A new national survey says Tennessee has lost more than a third of its full-time bookstore jobs in the past decade.
It also says the state’s bookstores are experiencing a slowdown as new bookstores close, a trend that has been exacerbated by the recession.
The national survey from The NPD Group and the Association of Booksellers and Authors says Tennessee lost more full- and part-time booksellers in the first nine months of 2017 than any other state, with more than half of them in the Chattanooga area.
“The recession has been a big problem for Tennessee,” said John Stoehr, president of the Nashville-based bookseller association.
“We’ve had more bookstores closing than openings.”
He said bookstores have been closing for years in Tennessee, but that the downturn has been so severe that there is a real shortage of bookstores.
“It’s really hard to fill all the openings,” Stoeh said.
Tennessee’s bookseller population is expected to grow in 2020 and hit 9.5 million in 2020, according to the survey.
The NPI says Tennessee’s population grew more than 4.5% from 2009 to 2020, but book sales have fallen.
“As bookstores continue to close, we’re seeing the industry slow to grow,” said Gary Harkins, a senior analyst for the NPD group.
“There are a lot of new retailers, and they’ve been hiring fewer people.”
The survey says that the number of full- or part-timers working in bookstores has dropped by more than 20% since 2009.
That includes more than 100,000 full-timters who quit in the last nine months.
Tennessee has also lost jobs for all booksellors over the past 10 years.
Harkings said booksells are seeing layoffs across the board.
“A lot of people are having to work fewer hours, and less of the time, than they used to,” he said.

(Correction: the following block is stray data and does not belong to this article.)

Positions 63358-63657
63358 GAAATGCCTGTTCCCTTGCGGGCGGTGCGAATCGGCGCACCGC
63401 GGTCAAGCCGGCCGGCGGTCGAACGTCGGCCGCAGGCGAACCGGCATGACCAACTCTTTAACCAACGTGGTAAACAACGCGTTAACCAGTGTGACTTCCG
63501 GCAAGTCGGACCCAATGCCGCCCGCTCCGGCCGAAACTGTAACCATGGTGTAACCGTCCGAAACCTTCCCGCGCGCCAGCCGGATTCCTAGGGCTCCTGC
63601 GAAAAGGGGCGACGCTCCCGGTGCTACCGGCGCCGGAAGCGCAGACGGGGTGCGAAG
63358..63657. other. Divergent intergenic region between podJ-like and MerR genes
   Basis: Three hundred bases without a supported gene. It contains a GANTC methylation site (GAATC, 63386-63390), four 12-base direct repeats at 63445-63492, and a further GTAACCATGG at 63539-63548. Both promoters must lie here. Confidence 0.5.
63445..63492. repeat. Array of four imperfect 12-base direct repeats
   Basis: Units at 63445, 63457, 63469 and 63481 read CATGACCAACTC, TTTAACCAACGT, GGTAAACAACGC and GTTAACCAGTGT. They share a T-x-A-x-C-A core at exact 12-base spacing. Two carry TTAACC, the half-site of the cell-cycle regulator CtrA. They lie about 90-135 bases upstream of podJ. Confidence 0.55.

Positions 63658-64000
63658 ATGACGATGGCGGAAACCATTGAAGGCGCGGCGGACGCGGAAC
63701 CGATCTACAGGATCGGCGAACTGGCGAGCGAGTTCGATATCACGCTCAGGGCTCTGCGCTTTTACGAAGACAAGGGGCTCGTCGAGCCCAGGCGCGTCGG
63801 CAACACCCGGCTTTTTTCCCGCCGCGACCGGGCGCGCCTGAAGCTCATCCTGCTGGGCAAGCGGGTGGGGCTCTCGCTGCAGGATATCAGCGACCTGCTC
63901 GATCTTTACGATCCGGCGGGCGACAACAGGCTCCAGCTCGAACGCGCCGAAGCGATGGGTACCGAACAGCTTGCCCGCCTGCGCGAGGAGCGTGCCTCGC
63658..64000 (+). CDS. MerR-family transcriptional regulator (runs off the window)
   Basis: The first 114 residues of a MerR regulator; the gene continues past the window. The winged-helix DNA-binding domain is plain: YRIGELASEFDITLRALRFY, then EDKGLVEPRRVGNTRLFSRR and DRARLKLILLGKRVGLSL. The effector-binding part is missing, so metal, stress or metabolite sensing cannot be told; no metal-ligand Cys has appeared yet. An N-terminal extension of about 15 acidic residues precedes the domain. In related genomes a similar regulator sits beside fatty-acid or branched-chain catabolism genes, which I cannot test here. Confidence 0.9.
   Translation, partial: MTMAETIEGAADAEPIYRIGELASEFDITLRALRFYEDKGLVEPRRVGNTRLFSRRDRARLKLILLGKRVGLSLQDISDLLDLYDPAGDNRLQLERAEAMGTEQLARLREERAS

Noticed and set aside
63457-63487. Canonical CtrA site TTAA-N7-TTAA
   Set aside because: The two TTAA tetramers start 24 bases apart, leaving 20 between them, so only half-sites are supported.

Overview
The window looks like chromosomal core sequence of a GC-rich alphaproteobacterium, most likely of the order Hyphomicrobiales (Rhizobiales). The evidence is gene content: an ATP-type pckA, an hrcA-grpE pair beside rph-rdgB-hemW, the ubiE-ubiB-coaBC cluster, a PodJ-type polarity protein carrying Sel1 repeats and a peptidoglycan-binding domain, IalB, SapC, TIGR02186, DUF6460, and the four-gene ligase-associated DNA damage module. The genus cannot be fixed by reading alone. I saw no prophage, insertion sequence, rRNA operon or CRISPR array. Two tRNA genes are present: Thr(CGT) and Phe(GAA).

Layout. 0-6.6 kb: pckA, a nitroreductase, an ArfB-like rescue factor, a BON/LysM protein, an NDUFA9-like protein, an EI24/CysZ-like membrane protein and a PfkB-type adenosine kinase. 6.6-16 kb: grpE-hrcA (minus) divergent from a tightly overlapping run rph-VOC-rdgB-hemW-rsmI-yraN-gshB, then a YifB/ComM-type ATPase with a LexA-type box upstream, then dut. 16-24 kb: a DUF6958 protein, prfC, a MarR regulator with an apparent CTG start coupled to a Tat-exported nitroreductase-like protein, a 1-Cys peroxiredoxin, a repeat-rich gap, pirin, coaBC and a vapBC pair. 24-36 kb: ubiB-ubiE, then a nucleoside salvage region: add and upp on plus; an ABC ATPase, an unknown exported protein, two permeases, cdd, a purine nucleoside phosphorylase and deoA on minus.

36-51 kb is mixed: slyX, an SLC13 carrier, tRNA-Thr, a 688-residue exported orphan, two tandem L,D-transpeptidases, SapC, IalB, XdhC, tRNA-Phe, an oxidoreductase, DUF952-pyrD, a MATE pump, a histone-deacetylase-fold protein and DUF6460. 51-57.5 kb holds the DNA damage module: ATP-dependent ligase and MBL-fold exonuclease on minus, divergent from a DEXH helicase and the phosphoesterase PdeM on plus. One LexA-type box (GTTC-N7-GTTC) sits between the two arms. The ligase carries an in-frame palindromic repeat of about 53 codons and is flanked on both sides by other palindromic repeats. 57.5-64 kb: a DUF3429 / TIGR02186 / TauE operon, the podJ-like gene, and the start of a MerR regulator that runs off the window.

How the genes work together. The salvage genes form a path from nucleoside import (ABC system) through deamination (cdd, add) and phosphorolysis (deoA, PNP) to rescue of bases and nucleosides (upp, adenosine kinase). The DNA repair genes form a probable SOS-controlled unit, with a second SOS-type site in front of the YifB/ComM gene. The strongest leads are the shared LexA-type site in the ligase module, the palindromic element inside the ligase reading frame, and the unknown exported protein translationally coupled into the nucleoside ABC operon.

“They’re not doing that well, so there’s less time for sales, less time to go out and meet people.”
Stoe, who has owned a book store in Chattanooga for 10 years, said he is losing about 15% of his staff.
“You’re losing the people who have been there for a long time, people who’ve been there a long, long time,” Stueh said of the booksellership community.
“Some people are making it.
Some people aren’t.”
In Nashville, there are about 5,600 booksellings in the city, according the NPI.
But many are still closed, and the city’s booksellier community is still struggling.
“If you don’t have the right people, you can’t get the right book,” Steeh said about the bookstores in Nashville.
“I don’t know that I would be here if I wasn’t working.”
The NPU report says bookstores that closed in the 1990s, like the one in Nashville, have closed since then, as have those in Nashville’s historic neighborhoods.
The booksellery sector in the Nashville area has shrunk by nearly 2,000 jobs over the last decade.
“This is a very bad situation for Tennessee bookstores,” Harkys said.
He said the downturn in book sales is a major reason bookstores were closing and why so many people are not in the industry.
“That is a huge challenge,” Hader said.
Hader also pointed to the fact that bookstores across the country are closing more often and more quickly.
“Bookstores are closing because the economy is bad,” he added.
“People are looking for other things.”
The National Association of State Bookseller Administrators says that bookselling in Tennessee is booming, but there is no guarantee bookstores will continue to be open.
“Many people in Tennessee still don’t believe the book industry is dying, and we still think there’s plenty of opportunity for the industry to recover,” said Nancy Suggs, president and CEO of the NPU.
She said bookshops are still finding ways to keep going.
“In the last few years, I’ve seen more bookselllers in Chattanooga.
The city has become a hub for booksellering,” SuggSuggs said.
But she said that the Nashville region is experiencing its own booksellergrowth.
“One of the things we’ve noticed is that there’s a lot more bookselling,” she said.
Bookstores have found ways to attract more people and expand their business, said John McPhee, president emeritus of the Tennessee Booksellership Association.
“But the real challenge for bookstores is not necessarily to fill those jobs,” McPherson said.
The decline of bookselling is not just a national issue, he said, adding that it’s also a local problem.
“Tennessee is not the only state experiencing a bookseller crisis,” he noted.
“What I’m seeing is a